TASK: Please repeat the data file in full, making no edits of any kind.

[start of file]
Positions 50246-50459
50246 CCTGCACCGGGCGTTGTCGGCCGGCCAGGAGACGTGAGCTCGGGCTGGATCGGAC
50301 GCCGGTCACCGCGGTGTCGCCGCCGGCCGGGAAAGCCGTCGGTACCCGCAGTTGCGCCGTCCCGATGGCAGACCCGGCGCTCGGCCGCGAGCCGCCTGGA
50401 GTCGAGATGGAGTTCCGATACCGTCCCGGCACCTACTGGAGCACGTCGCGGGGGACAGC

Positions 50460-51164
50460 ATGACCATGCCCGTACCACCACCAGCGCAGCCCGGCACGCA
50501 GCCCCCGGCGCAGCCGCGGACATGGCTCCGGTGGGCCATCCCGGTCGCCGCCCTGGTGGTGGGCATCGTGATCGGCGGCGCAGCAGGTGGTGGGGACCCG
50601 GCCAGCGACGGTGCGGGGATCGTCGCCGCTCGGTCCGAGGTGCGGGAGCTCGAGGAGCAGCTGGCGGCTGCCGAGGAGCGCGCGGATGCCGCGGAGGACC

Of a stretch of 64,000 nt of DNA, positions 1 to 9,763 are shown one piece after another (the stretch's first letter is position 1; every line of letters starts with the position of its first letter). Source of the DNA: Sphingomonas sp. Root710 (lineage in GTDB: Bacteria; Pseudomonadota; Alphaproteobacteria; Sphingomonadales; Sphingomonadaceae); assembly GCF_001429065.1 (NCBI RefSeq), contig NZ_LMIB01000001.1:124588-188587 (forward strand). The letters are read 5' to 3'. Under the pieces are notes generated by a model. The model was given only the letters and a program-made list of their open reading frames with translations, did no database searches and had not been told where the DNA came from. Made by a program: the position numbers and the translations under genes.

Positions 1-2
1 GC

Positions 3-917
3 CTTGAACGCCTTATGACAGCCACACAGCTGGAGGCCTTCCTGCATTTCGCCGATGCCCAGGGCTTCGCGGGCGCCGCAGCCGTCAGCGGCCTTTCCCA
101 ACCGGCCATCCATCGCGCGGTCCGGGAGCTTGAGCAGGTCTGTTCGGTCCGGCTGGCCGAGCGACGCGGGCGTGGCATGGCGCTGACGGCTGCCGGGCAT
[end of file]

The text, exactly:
Positions 50246-50459
50246 CCTGCACCGGGCGTTGTCGGCCGGCCAGGAGACGTGAGCTCGGGCTGGATCGGAC
50301 GCCGGTCACCGCGGTGTCGCCGCCGGCCGGGAAAGCCGTCGGTACCCGCAGTTGCGCCGTCCCGATGGCAGACCCGGCGCTCGGCCGCGAGCCGCCTGGA
50401 GTCGAGATGGAGTTCCGATACCGTCCCGGCACCTACTGGAGCACGTCGCGGGGGACAGC

Positions 50460-51164
50460 ATGACCATGCCCGTACCACCACCAGCGCAGCCCGGCACGCA
50501 GCCCCCGGCGCAGCCGCGGACATGGCTCCGGTGGGCCATCCCGGTCGCCGCCCTGGTGGTGGGCATCGTGATCGGCGGCGCAGCAGGTGGTGGGGACCCG
50601 GCCAGCGACGGTGCGGGGATCGTCGCCGCTCGGTCCGAGGTGCGGGAGCTCGAGGAGCAGCTGGCGGCTGCCGAGGAGCGCGCGGATGCCGCGGAGGACC

Of a stretch of 64,000 nt of DNA, positions 1 to 9,763 are shown one piece after another (the stretch's first letter is position 1; every line of letters starts with the position of its first letter). Source of the DNA: Sphingomonas sp. Root710 (lineage in GTDB: Bacteria; Pseudomonadota; Alphaproteobacteria; Sphingomonadales; Sphingomonadaceae); assembly GCF_001429065.1 (NCBI RefSeq), contig NZ_LMIB01000001.1:124588-188587 (forward strand). The letters are read 5' to 3'. Under the pieces are notes generated by a model. The model was given only the letters and a program-made list of their open reading frames with translations, did no database searches and had not been told where the DNA came from. Made by a program: the position numbers and the translations under genes.

Positions 1-2
1 GC

Positions 3-917
3 CTTGAACGCCTTATGACAGCCACACAGCTGGAGGCCTTCCTGCATTTCGCCGATGCCCAGGGCTTCGCGGGCGCCGCAGCCGTCAGCGGCCTTTCCCA
101 ACCGGCCATCCATCGCGCGGTCCGGGAGCTTGAGCAGGTCTGTTCGGTCCGGCTGGCCGAGCGACGCGGGCGTGGCATGGCGCTGACGGCTGCCGGGCAT